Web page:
Fujifilm XQ1 Review – The Fujifilm XQ1 is a stylish premium X-series compact which shares the same sensor as the impressive X20. Does it deliver similar performance?
Fujifilm XQ1 Review – Design
When talking about the design of the XQ1, it’s impossible to avoid drawing comparisons with one of its major rivals, the Canon PowerShot S120. The two cameras are so similar in appearance that at a quick glance it’s hard to tell them apart.
They are within a fraction of a millimetre of being the same size and within a few grams of being the same weight. Both have part-textured bodies with smooth top panels, the control layouts are virtually identical, with control rings around the lens, and both have manually-activated pop-up flashes.
The only major design difference is that the Canon has a touch-screen interface, while the Fuji XQ1 doesn’t. It’s hard to say which of the two is the better design, but there’s no denying that the Fuji is a very handsome little camera. Unlike its Canon rival it is available in black or silver.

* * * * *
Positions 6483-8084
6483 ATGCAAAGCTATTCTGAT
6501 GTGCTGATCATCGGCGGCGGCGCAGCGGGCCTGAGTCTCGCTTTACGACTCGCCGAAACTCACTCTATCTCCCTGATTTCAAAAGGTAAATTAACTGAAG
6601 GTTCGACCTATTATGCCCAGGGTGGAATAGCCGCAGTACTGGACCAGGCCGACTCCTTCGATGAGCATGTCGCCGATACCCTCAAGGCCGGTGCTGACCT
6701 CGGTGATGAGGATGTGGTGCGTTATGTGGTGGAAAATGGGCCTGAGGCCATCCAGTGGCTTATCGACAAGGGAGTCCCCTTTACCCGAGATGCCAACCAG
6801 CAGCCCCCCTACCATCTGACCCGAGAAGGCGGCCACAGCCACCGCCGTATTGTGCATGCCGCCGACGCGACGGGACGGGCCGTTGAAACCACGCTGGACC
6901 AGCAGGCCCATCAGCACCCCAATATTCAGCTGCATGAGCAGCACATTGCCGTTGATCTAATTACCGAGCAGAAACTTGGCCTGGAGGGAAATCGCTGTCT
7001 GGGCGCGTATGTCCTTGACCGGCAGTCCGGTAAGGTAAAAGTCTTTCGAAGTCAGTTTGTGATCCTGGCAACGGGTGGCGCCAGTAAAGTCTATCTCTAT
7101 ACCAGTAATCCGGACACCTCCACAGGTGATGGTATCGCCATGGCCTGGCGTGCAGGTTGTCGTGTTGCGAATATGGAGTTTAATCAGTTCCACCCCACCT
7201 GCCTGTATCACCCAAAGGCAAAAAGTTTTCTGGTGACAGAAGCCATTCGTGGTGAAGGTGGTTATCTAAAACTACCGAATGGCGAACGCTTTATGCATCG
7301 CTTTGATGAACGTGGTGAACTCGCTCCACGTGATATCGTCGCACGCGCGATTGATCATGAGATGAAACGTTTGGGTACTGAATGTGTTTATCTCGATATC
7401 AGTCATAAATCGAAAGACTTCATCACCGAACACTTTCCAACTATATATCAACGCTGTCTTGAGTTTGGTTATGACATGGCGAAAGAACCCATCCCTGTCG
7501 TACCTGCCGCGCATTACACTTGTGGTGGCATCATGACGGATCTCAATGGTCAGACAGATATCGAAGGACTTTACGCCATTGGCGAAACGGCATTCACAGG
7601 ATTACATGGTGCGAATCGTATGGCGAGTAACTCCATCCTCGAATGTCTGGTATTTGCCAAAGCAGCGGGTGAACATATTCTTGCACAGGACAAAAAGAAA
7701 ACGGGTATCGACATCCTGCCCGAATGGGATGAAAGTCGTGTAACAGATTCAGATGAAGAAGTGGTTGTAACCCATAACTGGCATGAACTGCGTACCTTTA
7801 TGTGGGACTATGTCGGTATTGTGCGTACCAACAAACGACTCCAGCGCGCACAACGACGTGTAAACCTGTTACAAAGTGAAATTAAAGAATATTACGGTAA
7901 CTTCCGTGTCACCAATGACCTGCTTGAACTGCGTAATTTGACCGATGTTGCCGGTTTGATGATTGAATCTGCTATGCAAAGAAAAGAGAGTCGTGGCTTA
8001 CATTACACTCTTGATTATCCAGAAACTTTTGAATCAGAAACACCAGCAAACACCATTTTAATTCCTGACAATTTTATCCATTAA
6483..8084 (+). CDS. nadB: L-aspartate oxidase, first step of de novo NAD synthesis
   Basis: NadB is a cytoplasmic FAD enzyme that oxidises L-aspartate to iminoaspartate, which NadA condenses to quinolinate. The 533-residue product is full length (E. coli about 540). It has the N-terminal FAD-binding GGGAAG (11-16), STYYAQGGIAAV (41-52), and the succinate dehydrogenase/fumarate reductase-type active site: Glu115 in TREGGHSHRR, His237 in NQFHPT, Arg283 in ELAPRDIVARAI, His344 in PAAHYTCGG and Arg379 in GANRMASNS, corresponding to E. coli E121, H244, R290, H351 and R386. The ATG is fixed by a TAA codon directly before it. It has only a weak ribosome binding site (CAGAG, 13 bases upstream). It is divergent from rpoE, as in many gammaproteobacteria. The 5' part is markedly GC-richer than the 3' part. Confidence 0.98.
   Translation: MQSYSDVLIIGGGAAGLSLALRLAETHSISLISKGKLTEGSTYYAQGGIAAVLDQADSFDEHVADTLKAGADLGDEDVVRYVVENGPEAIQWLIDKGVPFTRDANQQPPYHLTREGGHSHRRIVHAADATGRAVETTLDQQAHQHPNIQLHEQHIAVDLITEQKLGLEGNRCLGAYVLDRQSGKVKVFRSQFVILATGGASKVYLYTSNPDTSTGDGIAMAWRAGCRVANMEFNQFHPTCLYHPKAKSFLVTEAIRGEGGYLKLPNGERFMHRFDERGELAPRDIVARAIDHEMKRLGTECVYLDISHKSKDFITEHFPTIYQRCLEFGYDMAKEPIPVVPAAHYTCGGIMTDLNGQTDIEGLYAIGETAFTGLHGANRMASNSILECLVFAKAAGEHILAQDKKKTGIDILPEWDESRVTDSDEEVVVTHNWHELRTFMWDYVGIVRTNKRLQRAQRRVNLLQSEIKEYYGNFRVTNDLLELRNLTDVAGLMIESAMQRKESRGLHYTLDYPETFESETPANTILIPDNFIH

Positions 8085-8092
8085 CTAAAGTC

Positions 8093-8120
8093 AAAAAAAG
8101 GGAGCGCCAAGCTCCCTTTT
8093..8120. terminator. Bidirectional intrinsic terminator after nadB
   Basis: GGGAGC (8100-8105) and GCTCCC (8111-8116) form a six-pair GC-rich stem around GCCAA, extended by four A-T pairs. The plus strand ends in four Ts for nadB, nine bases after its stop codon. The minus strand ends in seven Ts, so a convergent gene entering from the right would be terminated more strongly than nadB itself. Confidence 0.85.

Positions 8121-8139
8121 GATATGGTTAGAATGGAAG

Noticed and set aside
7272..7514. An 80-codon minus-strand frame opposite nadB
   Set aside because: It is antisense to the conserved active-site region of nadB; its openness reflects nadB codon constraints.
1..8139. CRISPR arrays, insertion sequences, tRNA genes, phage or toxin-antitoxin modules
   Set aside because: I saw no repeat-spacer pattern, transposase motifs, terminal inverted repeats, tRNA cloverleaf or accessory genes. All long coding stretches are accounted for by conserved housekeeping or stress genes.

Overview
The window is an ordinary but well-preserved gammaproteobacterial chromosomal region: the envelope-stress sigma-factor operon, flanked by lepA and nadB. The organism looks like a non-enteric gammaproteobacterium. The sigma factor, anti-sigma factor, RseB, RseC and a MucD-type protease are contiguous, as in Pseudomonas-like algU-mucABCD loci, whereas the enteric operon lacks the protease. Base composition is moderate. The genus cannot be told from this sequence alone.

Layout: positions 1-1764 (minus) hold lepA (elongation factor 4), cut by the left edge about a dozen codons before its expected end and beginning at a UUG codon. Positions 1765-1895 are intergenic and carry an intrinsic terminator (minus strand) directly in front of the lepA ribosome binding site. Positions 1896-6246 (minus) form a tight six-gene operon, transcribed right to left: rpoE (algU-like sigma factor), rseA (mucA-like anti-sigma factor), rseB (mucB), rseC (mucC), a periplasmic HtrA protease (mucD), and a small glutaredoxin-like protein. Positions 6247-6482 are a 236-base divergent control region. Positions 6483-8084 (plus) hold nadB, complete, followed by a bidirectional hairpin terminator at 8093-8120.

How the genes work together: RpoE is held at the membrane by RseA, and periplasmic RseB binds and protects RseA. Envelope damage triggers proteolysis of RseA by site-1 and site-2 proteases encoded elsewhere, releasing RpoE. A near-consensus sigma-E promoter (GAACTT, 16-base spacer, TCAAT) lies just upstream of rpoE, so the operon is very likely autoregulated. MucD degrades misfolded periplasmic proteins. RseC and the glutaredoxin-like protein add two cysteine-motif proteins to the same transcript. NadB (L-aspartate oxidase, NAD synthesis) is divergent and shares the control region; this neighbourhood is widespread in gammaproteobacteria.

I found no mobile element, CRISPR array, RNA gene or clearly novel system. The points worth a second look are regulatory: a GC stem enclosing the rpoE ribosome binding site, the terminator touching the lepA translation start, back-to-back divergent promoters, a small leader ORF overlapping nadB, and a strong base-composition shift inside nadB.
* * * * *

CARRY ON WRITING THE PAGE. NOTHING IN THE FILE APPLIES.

The body design is very simple with straight edges, square corners and flat panels, and the slight step in the top panel is obviously intended to echo the retro rangefinder design of its larger X-series siblings. The rectilinear body is fairly comfortable to hold, and the slightly rough texture of the finish along with the small rear thumbrest does provide a secure grip, but a small front handgrip would have been a welcome addition.
The control layout is fairly conventional, with a main exposure mode dial on the top panel, and a D-pad with a rotary bezel and four buttons on the rear. The only unusual control is a ring around the lens for adjusting aperture or shutter speed, but even this is not unique. The comprehensive seven-page menu is rather plain, but it is at least easy to read and sensibly laid out, and is quick and easy to navigate.
The XQ1 has an all-metal body which feels very strong and durable. The overall build quality is excellent, with nice tight panel seams and solidly mounted controls. The battery hatch has a strong metal hinge, although the plastic cover over the USB/HDMI socket is a bit flimsy. The tripod bush is metal as you’d expect, but it is positioned off the optical centre line.